On the Job Training for Kids
Dr. Clint May
Dr. Clint May has been married to his best friend Vicki for more than 40 years. They have six children and thirteen grandchildren. Clint is the Founder and President of L.I.T. Ministries. Clint’s passion is to reach children and students with the Gospel of Christ and to disciple, equip, and release them in ministry in the church and on mission. Website: www.leadersintraining.com
I remember the first time I allowed preteens to serve in children’s church at my church. At the time, we were meeting in the gym. We had a stage set up in the corner where the automated projector screen was hanging. We would lower the screen right above the stage and project the words to the worship songs on it. That first Sunday, I was anticipating great things from the preteens. As the service kicked off, everything was going well. Then, I saw two of my preteen leaders in training running back and forth behind the stage. You know the rest of the story…the kids sitting in the service were focused on the girls going back and forth, like watching a basketball game. The children in attendance saw nothing except these two young ladies running back and forth. Out of frustration, I finally caught up with the girls and questioned, “WHAT ARE YOU DOING?” They told me, “We are helping.” I got a little angry at them for being a distraction from the service like they were. Then it hit me—it was MY fault. I never told them what I expected of them or gave them any form of on-the-job training. From that point on, I would sit the whole group down and explain my expectations. We would go through step-by-step what I expected of them. The amazing thing is that I saw them step up to the task like I had never seen before. Here are four steps to successfully train and equip children and preteens for ministry:
Write out a job description. Don’t assume that they know what is expected. Give them a detailed list of your expectations.
1. Give them on-the-job training. Kids can do amazing things when taught. It is a joy to see the kids running the sound system at my church. The leader can stand on the stage and tell them to turn on music or a microphone, and they can readily do it.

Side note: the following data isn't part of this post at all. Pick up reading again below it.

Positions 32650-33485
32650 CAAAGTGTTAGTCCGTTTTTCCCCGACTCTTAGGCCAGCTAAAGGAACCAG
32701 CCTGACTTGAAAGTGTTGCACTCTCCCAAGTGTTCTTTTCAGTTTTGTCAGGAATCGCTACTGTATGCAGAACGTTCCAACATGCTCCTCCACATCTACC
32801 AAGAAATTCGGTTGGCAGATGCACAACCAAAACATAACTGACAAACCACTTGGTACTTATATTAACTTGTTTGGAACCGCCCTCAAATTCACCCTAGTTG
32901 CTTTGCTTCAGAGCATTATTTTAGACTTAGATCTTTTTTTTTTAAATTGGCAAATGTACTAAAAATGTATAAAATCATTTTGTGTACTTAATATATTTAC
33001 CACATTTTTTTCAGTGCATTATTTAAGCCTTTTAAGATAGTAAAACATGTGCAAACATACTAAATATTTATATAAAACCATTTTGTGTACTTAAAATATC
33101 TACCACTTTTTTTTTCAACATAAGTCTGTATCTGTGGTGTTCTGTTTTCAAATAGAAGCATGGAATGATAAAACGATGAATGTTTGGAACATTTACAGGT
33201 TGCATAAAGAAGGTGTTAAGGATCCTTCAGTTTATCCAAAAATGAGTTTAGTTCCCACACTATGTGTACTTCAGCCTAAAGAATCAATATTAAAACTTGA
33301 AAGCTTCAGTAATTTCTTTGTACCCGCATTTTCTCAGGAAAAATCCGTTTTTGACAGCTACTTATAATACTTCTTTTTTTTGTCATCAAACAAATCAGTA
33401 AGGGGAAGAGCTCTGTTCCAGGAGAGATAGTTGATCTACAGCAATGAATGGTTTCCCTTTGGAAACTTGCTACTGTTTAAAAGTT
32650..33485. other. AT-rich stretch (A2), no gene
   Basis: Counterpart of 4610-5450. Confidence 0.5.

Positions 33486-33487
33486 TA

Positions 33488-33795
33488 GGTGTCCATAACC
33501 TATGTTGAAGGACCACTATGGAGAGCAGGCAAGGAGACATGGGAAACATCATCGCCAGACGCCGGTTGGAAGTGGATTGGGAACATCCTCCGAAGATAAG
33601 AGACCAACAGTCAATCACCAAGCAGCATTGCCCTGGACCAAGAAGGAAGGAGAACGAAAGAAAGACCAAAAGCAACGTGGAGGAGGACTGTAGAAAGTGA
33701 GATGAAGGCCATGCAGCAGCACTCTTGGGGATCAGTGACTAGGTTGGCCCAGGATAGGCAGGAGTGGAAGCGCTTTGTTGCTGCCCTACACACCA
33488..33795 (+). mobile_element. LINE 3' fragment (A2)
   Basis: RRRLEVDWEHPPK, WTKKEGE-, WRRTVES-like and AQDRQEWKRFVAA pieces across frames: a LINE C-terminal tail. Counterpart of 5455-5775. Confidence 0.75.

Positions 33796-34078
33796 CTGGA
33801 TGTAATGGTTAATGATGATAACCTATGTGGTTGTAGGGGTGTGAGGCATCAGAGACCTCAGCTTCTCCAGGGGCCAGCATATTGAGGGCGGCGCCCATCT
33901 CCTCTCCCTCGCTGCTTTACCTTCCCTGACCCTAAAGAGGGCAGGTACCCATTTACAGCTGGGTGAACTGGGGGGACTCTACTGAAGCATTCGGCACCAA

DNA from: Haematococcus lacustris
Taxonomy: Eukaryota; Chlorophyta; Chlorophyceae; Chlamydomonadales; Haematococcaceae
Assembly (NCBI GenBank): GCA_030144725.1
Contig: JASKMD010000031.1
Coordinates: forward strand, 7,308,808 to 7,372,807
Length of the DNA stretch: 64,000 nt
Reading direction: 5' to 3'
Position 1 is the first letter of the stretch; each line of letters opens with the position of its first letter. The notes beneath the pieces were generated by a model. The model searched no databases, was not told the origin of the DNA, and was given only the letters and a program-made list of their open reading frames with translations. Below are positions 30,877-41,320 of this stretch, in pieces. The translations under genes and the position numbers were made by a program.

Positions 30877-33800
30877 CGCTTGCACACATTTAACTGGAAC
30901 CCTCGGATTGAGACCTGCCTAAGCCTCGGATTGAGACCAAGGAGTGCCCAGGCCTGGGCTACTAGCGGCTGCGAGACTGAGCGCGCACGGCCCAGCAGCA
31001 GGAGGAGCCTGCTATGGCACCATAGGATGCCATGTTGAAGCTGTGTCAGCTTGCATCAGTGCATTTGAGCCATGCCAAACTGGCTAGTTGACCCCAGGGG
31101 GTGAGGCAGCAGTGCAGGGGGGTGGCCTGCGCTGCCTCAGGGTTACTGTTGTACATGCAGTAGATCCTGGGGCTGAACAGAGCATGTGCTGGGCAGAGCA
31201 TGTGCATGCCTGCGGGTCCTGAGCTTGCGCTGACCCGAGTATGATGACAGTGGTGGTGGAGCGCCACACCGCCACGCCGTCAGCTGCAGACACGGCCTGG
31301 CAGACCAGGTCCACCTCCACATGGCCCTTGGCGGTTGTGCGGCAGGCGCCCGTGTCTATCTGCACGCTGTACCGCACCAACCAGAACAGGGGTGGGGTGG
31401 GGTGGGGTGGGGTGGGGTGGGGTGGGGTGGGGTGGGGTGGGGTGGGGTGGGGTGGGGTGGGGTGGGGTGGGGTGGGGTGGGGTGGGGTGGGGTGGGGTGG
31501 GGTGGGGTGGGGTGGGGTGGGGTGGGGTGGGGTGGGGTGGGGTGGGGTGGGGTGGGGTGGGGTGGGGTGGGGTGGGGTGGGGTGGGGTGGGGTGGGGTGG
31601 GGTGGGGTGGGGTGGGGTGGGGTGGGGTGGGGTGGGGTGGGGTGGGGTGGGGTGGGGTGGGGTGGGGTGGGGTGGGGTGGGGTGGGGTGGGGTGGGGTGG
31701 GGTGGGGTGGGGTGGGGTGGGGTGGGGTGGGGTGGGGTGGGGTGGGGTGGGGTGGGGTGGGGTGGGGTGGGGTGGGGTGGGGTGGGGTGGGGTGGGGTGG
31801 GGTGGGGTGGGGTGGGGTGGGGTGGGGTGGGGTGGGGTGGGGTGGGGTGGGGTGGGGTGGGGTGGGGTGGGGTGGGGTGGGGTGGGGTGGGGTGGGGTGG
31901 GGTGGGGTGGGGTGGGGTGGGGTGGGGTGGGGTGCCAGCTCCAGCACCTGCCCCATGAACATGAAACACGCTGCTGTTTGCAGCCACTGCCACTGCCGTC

2. Don’t be afraid to give them a more difficult job. Kids can do a whole lot more than greet at the door or pass the offering plate. Give them responsibility with high expectations. Yes, they can run the computer check-in at your church when properly trained…ours did.
3. Match the job with their spiritual gifts. Each believing child is gifted by the Holy Spirit. This means they don’t have to wait to serve. They have a calling to serve now. Give them a spiritual gift test, and then plug them into your ministry according to their spiritual gifts.
Confucius says, “Tell me and I will forget; show me and I may remember; involve me and I will understand.” The children’s pastor at my church said, “Wednesday evenings will be our time to train our kids to serve on Sunday mornings.” They did it right. They determined what they needed and decided to train the kids of the church to fill all the leadership positions, and it’s working. It is believed that Samuel was 12 years of age when he had responsibilities in the temple. The exciting thing for us is that we can plug the children in our churches into ministry, and it will be life changing for them as they discover God’s purpose for their lives. For more suggestions on how to equip children in your church check us out at www.leadersintraining.com.
 Robby Gallaty, Growing Up: How to be a Disciple Who Makes Disciples. (Nashville: B & H Publishing, 2013).